Thursday, 28 February 2013

John Pugh's ten-minute rule bill

While waiting for the result from Eastleigh, parliamentary anoraks should enjoy John Leech's witty speech from mid-day yesterday introducing his Ten-Minute Rule Bill drawing attention to the fraught relationship between local and central Government (, Column 316).

Given where we are in the parliamentary timetable, one would have to be wholly ignorant or severely optimistic to assume that the Bill I propose stands any chance whatever of becoming law—this year. Although as a Lib Dem I am equipped by necessity with boundless reserves of cheery optimism, I have no expectation of seeing the Bill mature into legislation. So confident am I of seeing it strangled at birth that I did think of calling it the “Local Government and Futile Measures Bill”, only to realise that the additional phrase probably applied to much of the legislation in this place. I am far from disheartened, however, because such events, apart from seeming a piece of typically British, eccentric constitutional indulgence, or useful occupational therapy for Back Benchers, can have an effect, by putting, or keeping, on the agenda important key themes. My last foray in this role was an attempt to introduce a Bill to enhance, or provide, democratic accountability for NHS services. The Government have now actually done that, although I would like to think that my proposals, which involved the creation of no new institutions or structures, offered a more elegant, less expensive and less complex solution than that contrived by the Government in the Health and Social Care Act 2012.

Parliament, Brussels notwithstanding, has unfettered power, or what Lord Hailsham referred to as elective dictatorship. Local government also has powers, but they can be increased, decreased, removed or added to, fettered or unfettered, by us in Parliament. Governments often promise—I have heard them do so—to liberate or empower local government, but the liberation of local government by central Government often resembles Stalin’s post-war liberation of eastern Europe, as it simply allows discretion to decide on how to implement unpopular policies, thereby sharing or deflecting the blame.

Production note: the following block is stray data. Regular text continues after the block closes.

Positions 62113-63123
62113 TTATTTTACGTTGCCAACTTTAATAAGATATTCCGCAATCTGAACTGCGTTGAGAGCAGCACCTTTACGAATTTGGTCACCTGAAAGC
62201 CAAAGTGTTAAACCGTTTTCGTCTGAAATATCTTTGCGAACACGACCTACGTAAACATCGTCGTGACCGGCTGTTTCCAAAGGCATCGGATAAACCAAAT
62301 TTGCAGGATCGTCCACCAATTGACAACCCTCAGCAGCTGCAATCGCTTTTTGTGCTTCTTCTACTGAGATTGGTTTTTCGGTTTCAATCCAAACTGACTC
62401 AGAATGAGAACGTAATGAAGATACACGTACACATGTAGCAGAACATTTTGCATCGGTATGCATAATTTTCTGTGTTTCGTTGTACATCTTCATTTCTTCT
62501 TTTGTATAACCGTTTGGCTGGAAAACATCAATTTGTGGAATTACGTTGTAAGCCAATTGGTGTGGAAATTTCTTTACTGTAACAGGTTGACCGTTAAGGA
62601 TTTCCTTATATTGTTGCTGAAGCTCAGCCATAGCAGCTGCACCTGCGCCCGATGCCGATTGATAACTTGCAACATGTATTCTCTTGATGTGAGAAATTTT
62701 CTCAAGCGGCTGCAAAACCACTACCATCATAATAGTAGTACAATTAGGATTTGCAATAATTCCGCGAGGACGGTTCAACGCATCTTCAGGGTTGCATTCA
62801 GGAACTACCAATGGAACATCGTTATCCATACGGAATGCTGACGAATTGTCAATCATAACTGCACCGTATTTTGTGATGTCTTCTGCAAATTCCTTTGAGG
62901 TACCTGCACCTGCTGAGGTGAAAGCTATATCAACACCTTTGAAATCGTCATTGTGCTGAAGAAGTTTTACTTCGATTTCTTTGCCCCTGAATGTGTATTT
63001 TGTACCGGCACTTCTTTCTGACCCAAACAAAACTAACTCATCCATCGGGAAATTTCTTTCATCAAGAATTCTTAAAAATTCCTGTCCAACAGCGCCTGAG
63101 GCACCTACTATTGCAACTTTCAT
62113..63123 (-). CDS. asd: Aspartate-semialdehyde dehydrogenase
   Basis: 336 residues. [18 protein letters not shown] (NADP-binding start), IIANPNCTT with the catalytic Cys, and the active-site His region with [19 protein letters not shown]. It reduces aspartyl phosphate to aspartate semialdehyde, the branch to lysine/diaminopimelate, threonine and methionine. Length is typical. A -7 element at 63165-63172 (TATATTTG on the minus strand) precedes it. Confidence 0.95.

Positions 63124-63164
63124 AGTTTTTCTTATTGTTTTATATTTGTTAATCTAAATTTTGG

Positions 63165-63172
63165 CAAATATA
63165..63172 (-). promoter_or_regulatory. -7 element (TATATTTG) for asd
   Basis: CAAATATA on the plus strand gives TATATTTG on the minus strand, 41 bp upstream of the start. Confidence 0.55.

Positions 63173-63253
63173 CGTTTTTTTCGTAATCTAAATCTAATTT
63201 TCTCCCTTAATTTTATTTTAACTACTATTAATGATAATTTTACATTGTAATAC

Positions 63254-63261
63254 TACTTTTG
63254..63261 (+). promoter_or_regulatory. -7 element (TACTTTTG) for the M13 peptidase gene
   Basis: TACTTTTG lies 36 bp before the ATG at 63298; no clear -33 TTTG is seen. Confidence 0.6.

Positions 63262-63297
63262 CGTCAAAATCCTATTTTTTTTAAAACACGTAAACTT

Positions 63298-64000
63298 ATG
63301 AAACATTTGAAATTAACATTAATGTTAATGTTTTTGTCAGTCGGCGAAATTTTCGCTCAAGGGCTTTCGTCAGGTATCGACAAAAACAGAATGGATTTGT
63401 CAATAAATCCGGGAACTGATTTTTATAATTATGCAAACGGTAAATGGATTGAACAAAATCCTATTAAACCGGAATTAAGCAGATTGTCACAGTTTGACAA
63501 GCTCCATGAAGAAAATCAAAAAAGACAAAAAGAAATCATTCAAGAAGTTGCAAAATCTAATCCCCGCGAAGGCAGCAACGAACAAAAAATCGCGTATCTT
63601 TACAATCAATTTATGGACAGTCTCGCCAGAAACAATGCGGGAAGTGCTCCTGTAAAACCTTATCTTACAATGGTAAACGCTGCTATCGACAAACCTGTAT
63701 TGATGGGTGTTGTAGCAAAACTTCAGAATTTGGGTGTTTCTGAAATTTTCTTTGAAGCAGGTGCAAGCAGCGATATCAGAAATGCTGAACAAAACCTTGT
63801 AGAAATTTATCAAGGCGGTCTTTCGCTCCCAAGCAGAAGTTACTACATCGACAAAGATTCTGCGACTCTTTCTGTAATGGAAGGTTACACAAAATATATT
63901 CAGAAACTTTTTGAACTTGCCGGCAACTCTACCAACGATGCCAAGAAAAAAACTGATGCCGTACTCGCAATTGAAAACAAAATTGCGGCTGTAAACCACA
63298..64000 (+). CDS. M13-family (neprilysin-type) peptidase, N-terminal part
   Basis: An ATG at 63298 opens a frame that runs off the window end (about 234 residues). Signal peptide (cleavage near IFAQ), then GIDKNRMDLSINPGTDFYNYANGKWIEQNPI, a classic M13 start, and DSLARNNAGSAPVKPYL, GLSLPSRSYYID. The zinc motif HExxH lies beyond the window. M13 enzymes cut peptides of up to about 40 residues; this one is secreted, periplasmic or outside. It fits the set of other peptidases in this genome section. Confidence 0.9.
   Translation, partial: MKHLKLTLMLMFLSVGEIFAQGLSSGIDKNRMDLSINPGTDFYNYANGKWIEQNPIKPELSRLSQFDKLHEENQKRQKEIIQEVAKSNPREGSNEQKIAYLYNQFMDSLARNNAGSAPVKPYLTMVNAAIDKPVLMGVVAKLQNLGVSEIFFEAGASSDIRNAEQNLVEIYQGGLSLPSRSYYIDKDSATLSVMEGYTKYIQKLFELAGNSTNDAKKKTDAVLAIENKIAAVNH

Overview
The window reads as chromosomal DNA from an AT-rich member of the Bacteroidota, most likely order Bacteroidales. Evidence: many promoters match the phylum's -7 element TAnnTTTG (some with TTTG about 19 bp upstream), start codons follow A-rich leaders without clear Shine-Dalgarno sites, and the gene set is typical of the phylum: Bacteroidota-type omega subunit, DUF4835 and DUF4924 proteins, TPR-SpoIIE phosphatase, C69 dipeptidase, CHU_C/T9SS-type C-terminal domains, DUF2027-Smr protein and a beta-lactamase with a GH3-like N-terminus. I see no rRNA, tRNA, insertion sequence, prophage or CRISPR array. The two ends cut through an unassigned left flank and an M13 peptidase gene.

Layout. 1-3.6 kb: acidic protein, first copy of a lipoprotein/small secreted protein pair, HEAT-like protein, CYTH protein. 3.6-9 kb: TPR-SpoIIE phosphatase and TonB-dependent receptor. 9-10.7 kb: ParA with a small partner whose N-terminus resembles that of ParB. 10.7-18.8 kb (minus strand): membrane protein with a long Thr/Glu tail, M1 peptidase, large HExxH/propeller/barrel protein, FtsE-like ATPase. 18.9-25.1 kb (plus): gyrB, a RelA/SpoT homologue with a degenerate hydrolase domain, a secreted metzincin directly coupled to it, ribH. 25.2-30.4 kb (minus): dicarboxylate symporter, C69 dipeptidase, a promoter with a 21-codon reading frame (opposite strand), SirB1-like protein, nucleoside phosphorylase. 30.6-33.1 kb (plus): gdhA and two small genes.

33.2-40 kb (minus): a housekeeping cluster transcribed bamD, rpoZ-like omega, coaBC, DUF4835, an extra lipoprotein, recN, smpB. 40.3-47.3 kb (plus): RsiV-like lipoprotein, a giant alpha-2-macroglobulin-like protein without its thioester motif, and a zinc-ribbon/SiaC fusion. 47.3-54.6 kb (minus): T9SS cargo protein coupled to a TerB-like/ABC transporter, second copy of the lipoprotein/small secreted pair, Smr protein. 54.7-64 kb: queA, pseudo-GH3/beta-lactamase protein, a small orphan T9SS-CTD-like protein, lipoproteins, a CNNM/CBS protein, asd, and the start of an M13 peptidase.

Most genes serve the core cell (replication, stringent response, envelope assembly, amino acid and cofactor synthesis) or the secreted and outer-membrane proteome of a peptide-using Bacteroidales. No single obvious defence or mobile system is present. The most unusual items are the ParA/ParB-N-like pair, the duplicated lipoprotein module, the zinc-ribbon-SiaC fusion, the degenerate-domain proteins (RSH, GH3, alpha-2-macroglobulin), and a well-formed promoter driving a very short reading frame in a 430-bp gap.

Largely, and insistently, central Government retain all their rights to interfere in any area, at will, with little or no notice. I am not making a party political point; it is not in the DNA of central Government, irrespective of who is in power, to give away power that matters, and one can understand why. Local government deals with huge areas of national importance—education, social care, transport, the environment, the economic vitality of communities—and Ministers simply cannot be uninterested in what local government does or how it does it, so they keep in reserve, understandably, a range of powers, regulations and incentives to influence how local government performs. Parliament will not have its will crossed—it is, as they say, an elective dictatorship. The Bill aspires not to change any of that, but strives more modestly to stop elective dictatorship becoming or turning into elective tyranny.
The distinction is rather helpfully illustrated by the exemplary behaviour of our current Secretary of State for Communities and Local Government [Eric Pickles]. Only someone as gifted as him in the art of irony could possibly have introduced a Localism Bill—with over 100 new powers ascribed to himself. Only someone with a feel for the truly comic could wring £250 million out of the Chancellor in hard-pressed times in order that statesmen can interfere with the nation’s bins and council collection times, or could instructively chastise and threaten councils that have set their council tax exactly within the limits he himself laid down. As he himself has said, he takes liberties, but presumably only to demonstrate through a process of reductio ad absurdum how little power local government really has and how it can be removed, changed or denatured by the whim of Whitehall.
It seems to me that having to make clear Whitehall’s interest in interfering, as it does, with council’s planning policies, housing targets and borrowing arrangements, which are all contentious areas, and having to make a case and then abide by it, could hopefully throw up a plethora of anomalies and unjustifiable restraints and perhaps expose the dead-weight influence of state bureaucracy accrued over a fair period, which cannot be a bad thing. It might, in the process, rid me of an abiding and disturbing image of the Secretary of State as a languid eastern potentate or sultan governing by mood or arbitrary decree, and it would hopefully put the fraught relationship between local and central Government on a business-like footing. This issue, which has been raised in various parts of the House and in a number of different places, will not go away, unlike my Bill, which I commend to the House.

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